What is the development?
Well attended by variety of organisations, delegates were asked to consider whether HR should pause and think about entirely new approaches. We thought we would share some of the discussions with you.
What were the topics and ideas?
There are some very well established HR principles and practices, some of which will be essential to your business, but are they all delivering what they should?
– Do your standard recruitment practices, perhaps developed to minimise legal risk, deliver efficient recruitment of the right people with the right skills? (You may have seen recent press discussion about the ‘only dyslexics may apply’ job advert, and the employer arguing that dyslexics are more likely to have the innovative skills they are looking for).
– What is the purpose of your appraisal system? It could have many (too many?) objectives. Does a formulaic approach achieve them, or is a lighter touch required?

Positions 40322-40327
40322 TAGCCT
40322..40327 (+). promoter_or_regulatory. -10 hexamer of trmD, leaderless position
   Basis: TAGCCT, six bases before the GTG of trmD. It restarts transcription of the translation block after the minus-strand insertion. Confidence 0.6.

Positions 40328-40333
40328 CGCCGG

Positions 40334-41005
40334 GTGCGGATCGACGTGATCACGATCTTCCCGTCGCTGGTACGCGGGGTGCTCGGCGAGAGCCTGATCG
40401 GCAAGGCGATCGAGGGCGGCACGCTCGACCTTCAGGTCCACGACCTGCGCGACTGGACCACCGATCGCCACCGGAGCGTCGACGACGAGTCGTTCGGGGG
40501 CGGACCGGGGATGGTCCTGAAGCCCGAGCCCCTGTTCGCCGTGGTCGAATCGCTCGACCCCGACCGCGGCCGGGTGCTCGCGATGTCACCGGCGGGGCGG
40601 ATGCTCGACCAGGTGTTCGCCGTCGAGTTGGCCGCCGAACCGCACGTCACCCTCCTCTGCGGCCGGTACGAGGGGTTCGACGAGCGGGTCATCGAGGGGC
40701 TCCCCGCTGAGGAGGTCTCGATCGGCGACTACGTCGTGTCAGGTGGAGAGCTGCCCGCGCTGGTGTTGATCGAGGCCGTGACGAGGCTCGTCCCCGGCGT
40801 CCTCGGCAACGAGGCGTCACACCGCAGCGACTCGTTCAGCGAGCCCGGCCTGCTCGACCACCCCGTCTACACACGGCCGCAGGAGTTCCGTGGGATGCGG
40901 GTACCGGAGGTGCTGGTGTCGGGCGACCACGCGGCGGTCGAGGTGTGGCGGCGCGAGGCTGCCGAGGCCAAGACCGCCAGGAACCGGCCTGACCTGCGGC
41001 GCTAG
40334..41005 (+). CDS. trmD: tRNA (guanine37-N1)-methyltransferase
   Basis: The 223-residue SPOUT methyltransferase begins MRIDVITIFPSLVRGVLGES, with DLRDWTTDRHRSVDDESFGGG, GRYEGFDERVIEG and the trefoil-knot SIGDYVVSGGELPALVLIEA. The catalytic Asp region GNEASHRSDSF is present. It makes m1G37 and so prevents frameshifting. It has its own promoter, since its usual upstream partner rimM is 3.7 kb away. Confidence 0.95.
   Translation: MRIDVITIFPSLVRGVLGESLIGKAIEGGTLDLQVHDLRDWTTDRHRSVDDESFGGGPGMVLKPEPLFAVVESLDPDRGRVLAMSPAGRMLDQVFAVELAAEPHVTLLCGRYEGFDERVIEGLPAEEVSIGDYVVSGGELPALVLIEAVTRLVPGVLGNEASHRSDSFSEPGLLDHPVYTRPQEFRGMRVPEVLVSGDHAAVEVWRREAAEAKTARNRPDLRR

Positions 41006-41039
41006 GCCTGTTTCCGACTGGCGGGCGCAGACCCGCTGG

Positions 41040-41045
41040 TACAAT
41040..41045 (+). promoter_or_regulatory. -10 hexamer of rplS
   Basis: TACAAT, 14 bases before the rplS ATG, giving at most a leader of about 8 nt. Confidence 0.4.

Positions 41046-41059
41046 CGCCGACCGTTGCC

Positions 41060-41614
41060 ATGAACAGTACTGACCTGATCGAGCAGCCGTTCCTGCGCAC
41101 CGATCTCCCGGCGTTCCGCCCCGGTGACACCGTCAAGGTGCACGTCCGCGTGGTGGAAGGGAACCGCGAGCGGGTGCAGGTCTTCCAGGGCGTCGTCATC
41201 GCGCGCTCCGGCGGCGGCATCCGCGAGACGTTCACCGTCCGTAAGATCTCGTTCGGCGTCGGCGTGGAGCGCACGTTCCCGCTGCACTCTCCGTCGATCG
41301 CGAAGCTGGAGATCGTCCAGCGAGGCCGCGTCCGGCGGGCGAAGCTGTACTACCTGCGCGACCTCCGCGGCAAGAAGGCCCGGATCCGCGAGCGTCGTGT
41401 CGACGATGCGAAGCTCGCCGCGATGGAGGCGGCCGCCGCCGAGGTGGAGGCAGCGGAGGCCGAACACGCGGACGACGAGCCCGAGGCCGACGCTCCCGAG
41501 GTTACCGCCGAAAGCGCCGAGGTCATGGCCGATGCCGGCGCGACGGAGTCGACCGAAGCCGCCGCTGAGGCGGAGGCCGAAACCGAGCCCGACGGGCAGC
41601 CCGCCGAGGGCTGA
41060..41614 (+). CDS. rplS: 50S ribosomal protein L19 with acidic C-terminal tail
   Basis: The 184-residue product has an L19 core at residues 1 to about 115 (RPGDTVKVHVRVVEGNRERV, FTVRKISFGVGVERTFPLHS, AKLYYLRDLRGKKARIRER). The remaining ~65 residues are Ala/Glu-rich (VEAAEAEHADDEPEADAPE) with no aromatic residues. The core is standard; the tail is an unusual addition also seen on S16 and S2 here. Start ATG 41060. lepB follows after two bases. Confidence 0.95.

– Is the fact that, with the introduction of tribunal fees, employees are less likely to bring unfair dismissal claims a significant factor when considering your options? Or is your general reputation (internally and externally) as a fair and values-driven employer equally important?
– What about legal advice – do you simply look to minimise the risk of legal claims or are you getting legal advice that takes into account the values of the organisation and reputational risk when given?
– Do you need so many policies and procedures? Might the issues be better addressed through good management and open communication? Might lighter touch policies in fact encourage that?
Is it time to revisit all practices with an open mind? HR practices that do not achieve their objective are dispiriting and can cause additional difficulties if disputes arise - for example the appraisal that does not reflect the manager’s true view of the employee! As the values and culture of an organisation (and their importance) develop in an ever-changing world, HR policies and processes need to keep up.